Slugging it Out: Four Arguments Against Bar Feeders
Let’s pretend you just ordered a KLR-series 2-axis horizontal turning center from Kent CNC. Congratulations, but how are you going to keep it fed? One of the biggest decisions anyone can make upon ordering a new CNC lathe—whether it’s ours or someone else’s—is what kind of bar feeder to use, or whether one is even necessary. A strong argument can be made for skipping it. Here’s why:
- For shops short on real estate, a typical full-length bar feeder eats up roughly 14 feet of floor space, plus another couple feet to get around the thing—that’s easily enough room for another machine tool or two. Yes, so-called “shorty” bar feeders are available, but bear in mind that these increase the downtime needed for bar changes, plus the additional time necessary to saw bar stock into three or four pieces, chamfering or turning the end of each bar to fit into the pusher, and so on.
- There’s also material loss to consider. You can figure on losing several inches of “remnant” with each bar. This isn’t so bad on a 12-foot bar, but with shorty feeders, the cost can be significant, especially when turning expensive nickel alloys, titanium, and precious metals.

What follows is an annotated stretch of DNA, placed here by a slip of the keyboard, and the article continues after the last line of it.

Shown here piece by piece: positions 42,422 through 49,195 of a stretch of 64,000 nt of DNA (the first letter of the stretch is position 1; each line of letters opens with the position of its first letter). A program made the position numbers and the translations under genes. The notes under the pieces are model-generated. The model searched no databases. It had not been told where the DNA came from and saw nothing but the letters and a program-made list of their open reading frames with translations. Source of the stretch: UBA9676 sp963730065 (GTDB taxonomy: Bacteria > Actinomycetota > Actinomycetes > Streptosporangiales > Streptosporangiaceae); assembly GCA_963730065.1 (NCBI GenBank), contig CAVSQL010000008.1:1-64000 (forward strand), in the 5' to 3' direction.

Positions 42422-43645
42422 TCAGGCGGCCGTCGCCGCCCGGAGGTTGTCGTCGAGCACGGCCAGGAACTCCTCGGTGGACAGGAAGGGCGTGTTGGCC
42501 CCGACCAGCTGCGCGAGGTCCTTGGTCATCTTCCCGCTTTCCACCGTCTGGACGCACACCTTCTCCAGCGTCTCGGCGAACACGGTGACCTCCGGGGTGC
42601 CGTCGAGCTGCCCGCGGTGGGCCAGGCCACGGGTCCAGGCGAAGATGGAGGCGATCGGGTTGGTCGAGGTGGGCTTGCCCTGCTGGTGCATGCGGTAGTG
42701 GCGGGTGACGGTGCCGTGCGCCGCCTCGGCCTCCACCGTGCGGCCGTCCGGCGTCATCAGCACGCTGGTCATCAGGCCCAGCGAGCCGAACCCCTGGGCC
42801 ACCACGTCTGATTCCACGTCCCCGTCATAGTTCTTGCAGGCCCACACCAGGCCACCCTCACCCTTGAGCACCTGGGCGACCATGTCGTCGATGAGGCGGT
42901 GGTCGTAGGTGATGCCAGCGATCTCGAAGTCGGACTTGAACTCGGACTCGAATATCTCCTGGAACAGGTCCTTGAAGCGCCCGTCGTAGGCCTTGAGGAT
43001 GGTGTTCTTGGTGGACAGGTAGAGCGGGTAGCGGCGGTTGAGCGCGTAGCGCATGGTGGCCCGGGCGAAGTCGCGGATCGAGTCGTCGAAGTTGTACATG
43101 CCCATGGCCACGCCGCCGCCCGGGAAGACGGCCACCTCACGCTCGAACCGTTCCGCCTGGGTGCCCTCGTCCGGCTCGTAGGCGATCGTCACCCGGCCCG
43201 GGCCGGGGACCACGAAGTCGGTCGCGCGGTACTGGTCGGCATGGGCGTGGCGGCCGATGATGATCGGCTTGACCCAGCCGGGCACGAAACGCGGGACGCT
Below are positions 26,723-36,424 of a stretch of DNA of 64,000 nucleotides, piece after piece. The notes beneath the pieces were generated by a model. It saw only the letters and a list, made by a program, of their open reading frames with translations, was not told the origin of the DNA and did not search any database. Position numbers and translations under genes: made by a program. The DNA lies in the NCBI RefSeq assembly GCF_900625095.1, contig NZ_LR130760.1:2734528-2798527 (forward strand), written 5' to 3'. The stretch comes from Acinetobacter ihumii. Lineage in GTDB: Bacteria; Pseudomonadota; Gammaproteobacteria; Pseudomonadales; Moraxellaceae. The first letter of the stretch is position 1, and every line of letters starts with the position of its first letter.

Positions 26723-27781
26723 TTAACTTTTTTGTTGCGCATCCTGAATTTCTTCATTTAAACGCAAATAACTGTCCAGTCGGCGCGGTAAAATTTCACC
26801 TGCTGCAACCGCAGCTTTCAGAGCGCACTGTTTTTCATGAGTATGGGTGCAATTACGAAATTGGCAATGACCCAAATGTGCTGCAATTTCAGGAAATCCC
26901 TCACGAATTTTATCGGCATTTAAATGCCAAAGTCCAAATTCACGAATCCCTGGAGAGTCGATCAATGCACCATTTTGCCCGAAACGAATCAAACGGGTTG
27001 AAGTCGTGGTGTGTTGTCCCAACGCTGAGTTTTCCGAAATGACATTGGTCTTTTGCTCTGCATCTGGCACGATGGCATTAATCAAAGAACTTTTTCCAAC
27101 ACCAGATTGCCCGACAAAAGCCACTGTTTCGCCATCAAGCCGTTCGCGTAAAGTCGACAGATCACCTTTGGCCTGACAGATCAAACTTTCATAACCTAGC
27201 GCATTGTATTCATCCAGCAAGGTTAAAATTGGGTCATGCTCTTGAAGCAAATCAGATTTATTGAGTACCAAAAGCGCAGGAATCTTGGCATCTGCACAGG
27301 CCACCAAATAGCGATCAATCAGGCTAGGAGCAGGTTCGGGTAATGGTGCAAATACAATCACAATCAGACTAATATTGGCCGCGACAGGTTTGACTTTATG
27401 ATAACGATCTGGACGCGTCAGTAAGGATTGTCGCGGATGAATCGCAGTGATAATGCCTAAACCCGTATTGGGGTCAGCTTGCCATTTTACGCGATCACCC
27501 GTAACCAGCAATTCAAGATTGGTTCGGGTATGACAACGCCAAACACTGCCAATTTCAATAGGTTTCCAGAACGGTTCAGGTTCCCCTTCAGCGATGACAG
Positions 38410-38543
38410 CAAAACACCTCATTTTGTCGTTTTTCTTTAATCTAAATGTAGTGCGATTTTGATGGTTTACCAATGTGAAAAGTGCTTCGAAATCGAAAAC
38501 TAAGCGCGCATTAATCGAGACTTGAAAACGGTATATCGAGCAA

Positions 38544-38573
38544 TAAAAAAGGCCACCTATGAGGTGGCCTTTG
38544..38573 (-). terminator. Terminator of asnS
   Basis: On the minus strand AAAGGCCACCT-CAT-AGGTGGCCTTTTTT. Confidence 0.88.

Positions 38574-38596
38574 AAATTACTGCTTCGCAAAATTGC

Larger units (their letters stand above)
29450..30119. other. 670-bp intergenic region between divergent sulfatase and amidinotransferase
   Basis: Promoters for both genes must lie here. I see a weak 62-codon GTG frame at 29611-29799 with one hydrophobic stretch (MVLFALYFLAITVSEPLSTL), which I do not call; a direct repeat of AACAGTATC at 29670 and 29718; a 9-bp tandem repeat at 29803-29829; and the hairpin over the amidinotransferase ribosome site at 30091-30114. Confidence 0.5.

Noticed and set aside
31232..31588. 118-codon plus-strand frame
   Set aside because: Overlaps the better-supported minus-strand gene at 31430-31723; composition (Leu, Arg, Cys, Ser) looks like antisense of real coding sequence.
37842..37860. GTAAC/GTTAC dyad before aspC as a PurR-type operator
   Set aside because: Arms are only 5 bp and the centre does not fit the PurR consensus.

- And let’s not forget that the bar feeder itself will add another $10,000 up to $50,000 or more to the machine’s purchase price, plus the cost of spindle liners, hydraulic fluid, and the bar feeder interface.
- Perhaps one of the biggest considerations is spindle speed. Bar feeders have improved greatly since the days of screw machine-style “rattle tubes” and air or weight-actuated feeders, but even the best of them is going to make some noise and vibration when a 2-inch diameter length of 1018 steel weighing 128 pounds is revved up to 4500 rpm (the top speed on Kent CNC’s KLR-200 8-inch chuck CNC lathe). That’s a lot of mass whipping around.
Do you really need bar feeders?
The bottom line is this: provided your shop has an automatic bandsaw, it might be best to cut your raw material into workpiece-length blanks. Better yet, pay your steel provider to cut it for you—chances are they can do it for less money and more accurately than you can. Gone are the spindle speed limitations, the lost floor space, the wasted material, the noise and vibration. Yes, you will need a human being or robot on hand to load and unload parts all day, but depending on the application, it might just be the most efficient way to go.